• Providing care is not a commodity.  Facility management is labor intensive, requires a culture of care, and determines the success in resident care and attracting referrals.  SRZ has a fantastic reputation in the industry at managing facilities and that is why they are the major national source of these services.  A change in a facility manager can mean the difference between 85% and 95% occupancy.  In this environment, I want to own the best in class manager of facilities.
  • It is a fallacy that this age group is as economically sensitive as the rest of the population.  These seniors typically have no mortgage debt, or rent already, and hold conservative portfolios of financial assets with low equity exposure.  While seniors in weak housing markets might have trouble selling their home immediately, these seniors often can not live in their home alone, and whether they are making a good economic decision to sell is irrelevant when life expectancy is measured in months.
  • The concerns over a potential bankruptcy are wholly unfounded.  I discuss this in more detail below under “risks”.
  • The story is not simple and clean.  There is no 1-pager to explain all that is going on with this company (although I tried through the NAV on page 2).  The financials are not investor friendly, do not capture the true economics of their assets held in joint ventures, and the income statement according to GAAP is basically useless in assessing value.  Recent restatements have not helped confidence.  I consider all of this opportunity leading to a massively misunderstood company.



  • Mark S. Ordan was appointed CEO of SRZ on November 2, 2008 after starting with the company as Chief Investment and Administrative Officer at the end of March 2008.  Prior to joining SRZ, Mark was the CEO of The Mills Corporation, where he oversaw the eventual sale of the company to Simon Property Group and Farallon in May 2007.  Previously, he founded and was CEO of Fresh Fields Markets, which was later sold to Whole Foods Markets.  Mark’s deep real estate and operational knowledge are a fantastic fit with SRZ.  Coincidentally his compensation is likely to include at health dose of stock options which should be struck before or around the Q3 earnings call on November 7th, 2008, providing a strong incentive to start making progress.
  • SRZs former CEO is Paul Klaassen, who founded the company.  Paul is billed as a visionary in the industry, but his expansionary tendencies led to poorly performing acquisitions, expansion into non-core businesses, and out-of-control G&A spending all of which are expected to be reigned in under the current regime.
  • The change in management is a key catalyst that paves the way for my thesis to play out.



  • There is a near term risk that occupancy declines precipitously in the next twelve months due to current economic conditions.  I believe that SRZ is more than priced for this move as occupancy would need to decline OVER 10% to justify current valuation using my already highly conservative assumptions (only change from page 2 of analysis is to drop occupancy to apx 80% from current levels).  If you think senior finances are going to get that bad, your situation will be even worse and you should consider moving out of equities entirely and potentially moving out of the United States.  This scenario is highly unlikely, is indicative of how low expectations have fallen, and suggests that a fair amount of bad news is priced into the stock.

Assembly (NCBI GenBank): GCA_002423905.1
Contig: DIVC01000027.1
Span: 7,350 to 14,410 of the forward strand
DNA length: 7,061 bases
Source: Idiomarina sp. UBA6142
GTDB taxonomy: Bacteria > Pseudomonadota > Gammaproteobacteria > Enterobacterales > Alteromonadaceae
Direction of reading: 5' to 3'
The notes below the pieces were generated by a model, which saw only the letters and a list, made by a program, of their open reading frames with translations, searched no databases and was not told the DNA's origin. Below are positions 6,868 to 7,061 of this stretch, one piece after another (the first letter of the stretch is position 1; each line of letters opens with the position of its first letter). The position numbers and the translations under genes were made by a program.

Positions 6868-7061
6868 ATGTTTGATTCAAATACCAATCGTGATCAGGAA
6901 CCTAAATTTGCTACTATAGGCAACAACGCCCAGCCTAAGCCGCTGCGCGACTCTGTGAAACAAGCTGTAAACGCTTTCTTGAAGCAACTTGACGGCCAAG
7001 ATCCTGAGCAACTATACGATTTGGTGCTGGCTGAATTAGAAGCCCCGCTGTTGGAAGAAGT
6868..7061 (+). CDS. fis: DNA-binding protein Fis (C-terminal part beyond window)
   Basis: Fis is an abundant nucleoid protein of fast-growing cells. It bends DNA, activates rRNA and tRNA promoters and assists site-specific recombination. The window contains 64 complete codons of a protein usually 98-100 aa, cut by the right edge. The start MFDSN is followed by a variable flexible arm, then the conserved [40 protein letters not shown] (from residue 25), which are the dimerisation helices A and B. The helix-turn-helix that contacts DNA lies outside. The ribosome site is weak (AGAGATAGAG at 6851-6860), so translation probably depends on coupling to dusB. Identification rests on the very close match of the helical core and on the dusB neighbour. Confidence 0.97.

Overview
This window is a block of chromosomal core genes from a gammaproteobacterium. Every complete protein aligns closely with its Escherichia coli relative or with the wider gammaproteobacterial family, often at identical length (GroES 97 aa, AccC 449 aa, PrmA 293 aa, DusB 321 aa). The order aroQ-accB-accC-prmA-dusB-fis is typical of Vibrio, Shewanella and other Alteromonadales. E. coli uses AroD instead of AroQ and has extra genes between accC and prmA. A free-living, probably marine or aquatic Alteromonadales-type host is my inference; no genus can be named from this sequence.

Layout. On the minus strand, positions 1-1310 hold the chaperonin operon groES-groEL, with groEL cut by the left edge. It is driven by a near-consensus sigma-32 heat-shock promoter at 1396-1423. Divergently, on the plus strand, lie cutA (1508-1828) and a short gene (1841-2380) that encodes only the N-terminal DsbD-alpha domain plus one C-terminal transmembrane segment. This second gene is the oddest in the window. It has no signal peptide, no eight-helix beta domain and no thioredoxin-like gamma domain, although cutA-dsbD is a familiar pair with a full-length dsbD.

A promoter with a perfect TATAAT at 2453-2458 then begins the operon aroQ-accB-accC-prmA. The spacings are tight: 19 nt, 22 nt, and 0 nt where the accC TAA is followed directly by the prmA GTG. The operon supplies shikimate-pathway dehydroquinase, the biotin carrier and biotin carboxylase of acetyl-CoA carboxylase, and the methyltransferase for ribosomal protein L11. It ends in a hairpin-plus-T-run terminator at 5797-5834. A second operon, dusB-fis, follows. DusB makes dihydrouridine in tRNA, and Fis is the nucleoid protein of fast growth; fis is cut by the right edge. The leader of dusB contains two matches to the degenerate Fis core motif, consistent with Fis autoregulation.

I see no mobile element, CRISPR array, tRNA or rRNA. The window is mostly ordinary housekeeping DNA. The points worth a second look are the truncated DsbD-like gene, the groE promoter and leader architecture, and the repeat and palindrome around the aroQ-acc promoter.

• There is evidence of promotions in the channel that have lowered the average daily rate growth.  Average daily rate growth has dropped steadily from 8.0% in Q3 07 to 5.4% for Q2 08 in consolidated communities and from 6.8% to 5.5% for JV communities.  These promotions are real but our channel checks indicate that they are generally on the margin and industry veterans continue to support the thesis that rate growth will continue.
  • A lot has been made of liquidity concerns around SRZ’s line of credit.  I’d like to address that directly here:
    • Given the degree of uncertainty in the capital market, a primary concern is how the company will handle line of credit negotiations with its lead lender, Bank of America.  Sunrise is currently in violation of debt covenants based on a variety of impairments and other charges that have been or will be taken as the company restructures operationally and right sizes the development pipeline and personnel.  The bank line doesn’t mature until December 2009 but Sunrise will likely remain out of compliance beyond the period contemplated by their recent waiver received in July that relieves the company from compliance through September.  Notably, the line of credit was established in December 2005 so the lender has patiently worked with Sunrise throughout the company’s two year saga of restating financials, and through the recent spate of financial charges in exchange for modifying various terms and charging various fees.  It is fair to assume they will remain accommodative at least until the final maturity date at the end of 2009 when SRZ, under the helm of a new executive management with a leaner cost structure, smaller development exposure, and more defined focus, will be a much different company. It’s important to remember that the company is current on its obligations, has no bondholders, the amount outstanding on the line is modest relative to the enterprise value of the company, and the charges being taken, especially non-cash charges due to abandoned development costs, will be accompanied by lower expenditures and improved retained cash flow on a look forward basis.